category:Action adventure


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    I never refused to write in the birthday book or the album of the humblest schoolgirl or schoolboy, and I could not refuse to set my name, with a verse from one of my poems, in the album of the Princess of Wales, which was sent me for that purpose. It was a nice new book, with only two or three names in it, and those of musical composers,-- Rubinstein's, I think, was one of them,--so that I felt honored by the great lady's request. I ought to describe the book, but I only remember that it was quite large and sumptuously elegant, and that I copied into it the last verse of a poem of mine called "The Chambered Nautilus," as I have often done for plain republican albums.
    St. Paul's I must and did visit. The most striking addition since I was there is the massive monument to the Duke of Wellington. The great temple looked rather bare and unsympathetic. Poor Dr. Johnson, sitting in semi-nude exposure, looked to me as unhappy as our own half-naked Washington at the national capital. The Judas of Matthew Arnold's poem would have cast his cloak over those marble shoulders, if he had found himself in St. Paul's, and have earned another respite. We brought away little, I fear, except the grand effect of the dome as we looked up at it. It gives us a greater idea of height than the sky itself, which we have become used to looking upon.
    On our second visit to Oxford we were to be the guests of the Vice-Chancellor of the university, Dr. Jowett. This famous scholar and administrator lives in a very pleasant establishment, presided over by the Muses, but without the aid of a Vice-Chancelloress. The hospitality of this classic mansion is well known, and we added a second pleasant chapter to our previous experience under the roof of Professor Max Müller. There was a little company there before us, including the Lord Chancellor and Lady Herschell, Lady Camilla Wallop, Mr. Browning, and Mr. Lowell. We were too late, in consequence of the bad arrangement of the trains, and had to dine by ourselves, as the whole party had gone out to a dinner, to which we should have accompanied them had we not been delayed. We sat up long enough to see them on their return, and were glad to get to bed, after our day's journey from Edinburgh to Oxford.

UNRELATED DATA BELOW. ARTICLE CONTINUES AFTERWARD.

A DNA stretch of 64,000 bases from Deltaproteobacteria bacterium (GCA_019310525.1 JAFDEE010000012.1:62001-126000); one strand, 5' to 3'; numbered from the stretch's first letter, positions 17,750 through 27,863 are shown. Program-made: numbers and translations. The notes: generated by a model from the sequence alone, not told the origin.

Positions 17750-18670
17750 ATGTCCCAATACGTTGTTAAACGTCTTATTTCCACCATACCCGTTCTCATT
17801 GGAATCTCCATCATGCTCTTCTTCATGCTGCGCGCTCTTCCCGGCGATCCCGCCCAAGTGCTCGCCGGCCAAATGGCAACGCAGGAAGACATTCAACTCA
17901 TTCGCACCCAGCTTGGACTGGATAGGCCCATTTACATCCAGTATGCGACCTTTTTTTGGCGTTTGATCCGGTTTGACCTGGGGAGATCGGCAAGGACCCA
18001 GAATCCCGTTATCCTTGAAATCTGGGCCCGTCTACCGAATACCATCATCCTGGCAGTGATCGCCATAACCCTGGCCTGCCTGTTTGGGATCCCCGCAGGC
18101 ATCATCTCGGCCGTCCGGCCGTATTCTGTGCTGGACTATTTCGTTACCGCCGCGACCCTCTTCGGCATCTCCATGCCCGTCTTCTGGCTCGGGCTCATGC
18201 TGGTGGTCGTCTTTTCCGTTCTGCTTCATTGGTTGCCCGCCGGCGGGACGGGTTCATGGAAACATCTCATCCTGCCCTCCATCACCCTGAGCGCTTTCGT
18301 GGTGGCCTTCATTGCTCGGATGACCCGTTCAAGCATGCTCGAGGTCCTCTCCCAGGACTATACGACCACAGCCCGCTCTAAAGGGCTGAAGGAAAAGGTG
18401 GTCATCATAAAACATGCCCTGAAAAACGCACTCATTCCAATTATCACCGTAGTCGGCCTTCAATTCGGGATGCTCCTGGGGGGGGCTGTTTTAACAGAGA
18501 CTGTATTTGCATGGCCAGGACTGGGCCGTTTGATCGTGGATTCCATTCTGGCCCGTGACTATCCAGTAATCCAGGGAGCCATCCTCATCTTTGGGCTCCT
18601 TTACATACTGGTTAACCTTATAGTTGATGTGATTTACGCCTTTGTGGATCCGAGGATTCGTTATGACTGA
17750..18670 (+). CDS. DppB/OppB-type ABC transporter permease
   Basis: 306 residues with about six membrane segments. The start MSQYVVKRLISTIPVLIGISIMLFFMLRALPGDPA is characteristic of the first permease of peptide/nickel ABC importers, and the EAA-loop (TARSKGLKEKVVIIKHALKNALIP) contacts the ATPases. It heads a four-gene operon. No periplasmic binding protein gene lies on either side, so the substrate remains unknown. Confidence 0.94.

3.One beauty of the Old World shops is that if a visitor comes back to the place where he left them fifty years before, he finds them, or has a great chance of finding them, just where they stood at his former visit. In driving down to the old city, to the place of business of the Barings, I found many streets little changed. Temple Bar was gone, and the much-abused griffin stood in its place. There was a shop close to Temple Bar, where, in 1834, I had bought some brushes. I had no difficulty in finding Prout's, and I could not do less than go in and buy some more brushes. I did not ask the young man who served me how the old shopkeeper who attended to my wants on the earlier occasion was at this time. But I thought what a different color the locks these brushes smooth show from those that knew their predecessors in the earlier decade!
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